NCPA - National Center for Policy Analysis


December 3, 2007

Despite enormous buying power, Medicare pays far more than pharmacies and other retailers on equipment for patients, says the New York Times.

Consider medical oxygen equipment for patients with respiratory disease:

  • A basic setup, including three years of deliveries of small oxygen tanks, can be bought from pharmacies and other retailers for as little as $3,500, or about $100 a month.
  • Rather than buy oxygen equipment outright, Medicare rents it for 36 months before patients take ownership, and then pays for a variety of services that critics say are often unnecessary.
  • The total cost to taxpayers and patients is as much as $8,280, or more than double what somebody might spend at a drugstore.

The high expense of oxygen equipment -- which cost Medicare over $1.8 billion last year -- is hardly an anomaly, says the Times:

  • Last year Medicare spent more than $21 million on pumps to help older and disabled men attain erections, paying about $450 for the same device that is available online for as little as $108.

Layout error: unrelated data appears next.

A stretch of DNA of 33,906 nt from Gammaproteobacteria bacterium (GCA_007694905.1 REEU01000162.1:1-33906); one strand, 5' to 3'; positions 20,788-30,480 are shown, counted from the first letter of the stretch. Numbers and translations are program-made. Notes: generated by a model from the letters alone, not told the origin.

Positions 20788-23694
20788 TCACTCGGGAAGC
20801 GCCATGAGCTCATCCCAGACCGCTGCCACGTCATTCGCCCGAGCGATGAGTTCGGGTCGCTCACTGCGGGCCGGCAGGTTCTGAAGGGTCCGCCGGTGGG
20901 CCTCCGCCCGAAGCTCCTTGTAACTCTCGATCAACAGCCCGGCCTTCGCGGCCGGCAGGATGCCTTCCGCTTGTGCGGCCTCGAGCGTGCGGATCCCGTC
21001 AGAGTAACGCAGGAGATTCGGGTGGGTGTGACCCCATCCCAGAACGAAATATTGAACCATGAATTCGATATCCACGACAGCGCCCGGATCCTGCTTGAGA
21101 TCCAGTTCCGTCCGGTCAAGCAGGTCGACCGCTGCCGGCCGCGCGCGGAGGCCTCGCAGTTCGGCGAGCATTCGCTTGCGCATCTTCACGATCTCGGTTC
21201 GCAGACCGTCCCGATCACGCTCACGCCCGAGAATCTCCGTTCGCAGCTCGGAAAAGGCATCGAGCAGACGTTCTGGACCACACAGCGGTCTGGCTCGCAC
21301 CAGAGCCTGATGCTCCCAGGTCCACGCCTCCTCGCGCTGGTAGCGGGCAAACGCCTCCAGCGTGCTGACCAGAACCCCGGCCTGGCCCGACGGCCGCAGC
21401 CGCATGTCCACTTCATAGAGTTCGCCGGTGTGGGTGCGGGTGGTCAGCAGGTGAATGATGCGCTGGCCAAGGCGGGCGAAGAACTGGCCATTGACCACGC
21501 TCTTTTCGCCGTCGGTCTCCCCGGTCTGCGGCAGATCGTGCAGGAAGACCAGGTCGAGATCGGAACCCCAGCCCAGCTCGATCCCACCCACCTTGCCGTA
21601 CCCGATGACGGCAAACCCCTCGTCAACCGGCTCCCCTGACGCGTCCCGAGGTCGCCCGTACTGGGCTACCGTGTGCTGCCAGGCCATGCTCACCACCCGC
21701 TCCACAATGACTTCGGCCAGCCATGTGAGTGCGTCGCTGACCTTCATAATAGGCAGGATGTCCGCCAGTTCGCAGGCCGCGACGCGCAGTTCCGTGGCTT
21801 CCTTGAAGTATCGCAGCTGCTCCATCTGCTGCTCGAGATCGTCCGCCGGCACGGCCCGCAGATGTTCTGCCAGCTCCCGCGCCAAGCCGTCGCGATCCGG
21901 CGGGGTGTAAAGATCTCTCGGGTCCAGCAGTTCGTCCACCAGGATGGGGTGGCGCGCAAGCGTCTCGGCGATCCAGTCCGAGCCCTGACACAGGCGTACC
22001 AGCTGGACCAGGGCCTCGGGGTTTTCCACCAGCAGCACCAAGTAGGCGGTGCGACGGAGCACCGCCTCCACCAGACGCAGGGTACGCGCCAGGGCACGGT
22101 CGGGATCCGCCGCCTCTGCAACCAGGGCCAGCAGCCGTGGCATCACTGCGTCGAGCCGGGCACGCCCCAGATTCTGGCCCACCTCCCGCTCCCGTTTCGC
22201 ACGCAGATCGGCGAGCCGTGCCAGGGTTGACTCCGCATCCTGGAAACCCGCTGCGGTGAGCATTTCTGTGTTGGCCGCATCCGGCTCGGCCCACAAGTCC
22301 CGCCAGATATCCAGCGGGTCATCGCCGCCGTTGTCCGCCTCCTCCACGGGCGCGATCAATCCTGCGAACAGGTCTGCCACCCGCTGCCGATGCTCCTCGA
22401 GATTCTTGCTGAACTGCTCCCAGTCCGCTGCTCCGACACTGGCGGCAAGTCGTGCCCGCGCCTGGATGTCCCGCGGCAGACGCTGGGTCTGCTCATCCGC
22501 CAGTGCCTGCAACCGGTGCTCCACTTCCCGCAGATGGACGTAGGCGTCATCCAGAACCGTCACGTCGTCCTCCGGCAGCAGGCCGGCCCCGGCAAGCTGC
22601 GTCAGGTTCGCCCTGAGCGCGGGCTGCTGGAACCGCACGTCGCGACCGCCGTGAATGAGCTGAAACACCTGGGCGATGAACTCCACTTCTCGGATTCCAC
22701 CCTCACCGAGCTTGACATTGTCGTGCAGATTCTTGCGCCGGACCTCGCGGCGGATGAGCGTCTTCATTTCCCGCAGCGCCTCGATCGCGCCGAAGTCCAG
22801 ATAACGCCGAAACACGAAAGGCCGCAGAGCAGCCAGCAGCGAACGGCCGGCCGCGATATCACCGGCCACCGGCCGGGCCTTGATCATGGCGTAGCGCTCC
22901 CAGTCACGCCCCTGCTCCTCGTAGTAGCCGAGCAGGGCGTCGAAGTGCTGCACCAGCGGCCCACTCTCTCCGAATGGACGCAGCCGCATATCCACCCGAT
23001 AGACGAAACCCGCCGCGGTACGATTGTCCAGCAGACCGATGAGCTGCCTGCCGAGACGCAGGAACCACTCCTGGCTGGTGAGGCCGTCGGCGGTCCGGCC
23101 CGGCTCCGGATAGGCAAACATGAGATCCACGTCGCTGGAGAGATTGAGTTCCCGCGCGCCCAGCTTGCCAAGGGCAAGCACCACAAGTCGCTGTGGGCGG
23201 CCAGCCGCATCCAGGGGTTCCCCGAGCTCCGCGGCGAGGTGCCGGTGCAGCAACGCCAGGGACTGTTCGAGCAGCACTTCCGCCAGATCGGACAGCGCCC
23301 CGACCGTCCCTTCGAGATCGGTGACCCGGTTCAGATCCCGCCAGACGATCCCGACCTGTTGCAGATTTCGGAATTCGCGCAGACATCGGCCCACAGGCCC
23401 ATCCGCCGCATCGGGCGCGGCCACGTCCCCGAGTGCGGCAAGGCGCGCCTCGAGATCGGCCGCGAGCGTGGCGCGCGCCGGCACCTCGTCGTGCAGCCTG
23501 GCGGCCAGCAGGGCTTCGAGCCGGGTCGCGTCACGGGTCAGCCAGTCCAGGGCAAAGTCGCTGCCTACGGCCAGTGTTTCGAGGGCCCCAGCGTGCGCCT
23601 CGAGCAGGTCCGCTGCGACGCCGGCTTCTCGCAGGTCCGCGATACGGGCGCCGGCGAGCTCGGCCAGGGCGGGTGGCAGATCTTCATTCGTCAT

• Even for a simple walking cane, which can be purchased online for about $11, the government pays $20, according to government data.

These widespread price discrepancies, including those for oxygen services, have been noted in dozens of regulatory reports.  But when officials and politicians have tried to cut these costs, they have often encountered a powerful foe: the companies that sell these devices, who ask their elderly customers to serve, in effect, as unpaid lobbyists.

"These industries rely on a basic threat: If you mess with us, we can turn the seniors against you," said former Senator Alan K. Simpson (R-Wyo.), who tried cutting Medicare payments while he was in Congress.  "Angering seniors is the quickest route to political suicide."

Source: Charles Duhigg, "Oxygen Suppliers Fight to Keep a Medicare Boon," New York Times, November 30, 2007.

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